Rolling into San Francisco’s new bus terminal has all the vibes of docking with a Googie space station–the weird, special bridge into the hangar, the orange colour accents behind a white superstructure, glowing information screens everywhere. The hieroglyphically obtuse wayfinding signage only adds to the effect. I may have gotten on a bus in the East Bay, but I’m disembarking on Space station V, in transit to Clavius.
That’s no moon. It’s the “Salesforce Transit Center”( owing to a naming-rights deal with the company that owns the skyscraper next door ), a $2.26 billion hub for the city’s Muni buses, as well as bus from across the Golden Gate and Bay Bridges–and Greyhound. Some day, if all runs as schemed, it’ll be where California’s commuter and high-speed rail lines arrived here San Francisco.
The station is a white whale eight years in the making( and that’s just the construction bit ), a crystalline Moby Dick with Penrose-tile skin breaching the downtown grid and drafting the psychogeographic currents around glass-and-steel towers. I like it; San Francisco feels new there, and even though a build that’s aesthetically to my savour might not be to yours, there’s urban glory in bustle, in elegant skyways and in clotted labyrinths of streets opening onto a broad pedestrian plaza. I like the aluminum screen, and I like the orange walls inside, though I’m suspicious about how well they’ll age as colouring manners change and urban soot and fungus go looking for new substrate. The big, main open space of the station has a beautiful tile floor under a grand sunlight well, and its high escalator attains it feel like a place where a human can make a big entrance or a big exit. If you don’t have a downtown cathedral, at least you can have a downtown transit station.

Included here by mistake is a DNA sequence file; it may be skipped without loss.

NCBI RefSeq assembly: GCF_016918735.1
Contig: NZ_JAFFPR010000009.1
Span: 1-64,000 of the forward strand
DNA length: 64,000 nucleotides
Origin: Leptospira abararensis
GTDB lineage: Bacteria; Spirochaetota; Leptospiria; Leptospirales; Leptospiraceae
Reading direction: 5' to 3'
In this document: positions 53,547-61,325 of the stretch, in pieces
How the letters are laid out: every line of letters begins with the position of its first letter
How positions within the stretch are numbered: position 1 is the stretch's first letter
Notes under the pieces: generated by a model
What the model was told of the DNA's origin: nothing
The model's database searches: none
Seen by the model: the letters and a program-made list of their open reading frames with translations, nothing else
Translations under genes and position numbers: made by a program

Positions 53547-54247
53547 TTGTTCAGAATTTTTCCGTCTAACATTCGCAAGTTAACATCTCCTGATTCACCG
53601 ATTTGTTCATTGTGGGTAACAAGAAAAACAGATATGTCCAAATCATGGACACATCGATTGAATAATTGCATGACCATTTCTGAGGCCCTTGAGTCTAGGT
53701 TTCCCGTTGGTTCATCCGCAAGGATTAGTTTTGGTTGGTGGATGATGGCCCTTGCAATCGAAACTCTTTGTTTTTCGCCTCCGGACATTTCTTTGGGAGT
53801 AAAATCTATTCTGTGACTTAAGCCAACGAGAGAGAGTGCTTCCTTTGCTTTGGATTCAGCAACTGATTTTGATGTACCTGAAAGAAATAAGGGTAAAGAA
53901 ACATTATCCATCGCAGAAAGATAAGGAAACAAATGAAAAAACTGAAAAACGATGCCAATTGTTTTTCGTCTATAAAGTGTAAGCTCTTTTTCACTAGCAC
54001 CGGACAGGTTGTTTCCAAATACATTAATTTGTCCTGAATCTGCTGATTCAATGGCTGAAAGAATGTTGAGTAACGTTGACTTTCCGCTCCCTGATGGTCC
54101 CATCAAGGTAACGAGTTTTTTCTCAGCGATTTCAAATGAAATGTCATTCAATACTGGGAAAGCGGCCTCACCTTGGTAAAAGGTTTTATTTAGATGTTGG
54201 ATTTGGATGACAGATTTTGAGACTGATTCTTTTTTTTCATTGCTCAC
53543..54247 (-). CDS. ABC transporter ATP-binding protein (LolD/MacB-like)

The station isn’t complete. Street-level spaces I assume will be for retail and restaurants haven’t opened yet. Workers are still finishing planters and sidewalks. An entire floor that’ll be a food court is still bare concrete. So it’s hard to know whether the station will do all the things that a grand transit node does in other cities–a Gare du Nord or a Shinjuku. It had not yet been shops yet , no place to buy a brew for the ride and a posy for your honey, food for dinner, a pair of reading glasses, a publication( OK , no one buys those ), an aspirin. Nobody is playing drums on plastic pails next to an escalator. There are no homeless people, and the nearly total absence of places to sit indicates an attempt to design them out of existence.
I’m being intentionally unfair here; Gare du Nord sees 700,000 people a day and Shinjuku more than 3.5 million. The Transbay’s peak capacity is 24,000. This is a small-town station with big-city aspirations. But the thing is, when you start to ask questions about what the station does not have, they multiply. It aspires to be a beating heart for the city, but this “Grand Central of the West” isn’t connected to the rest of the circulatory system.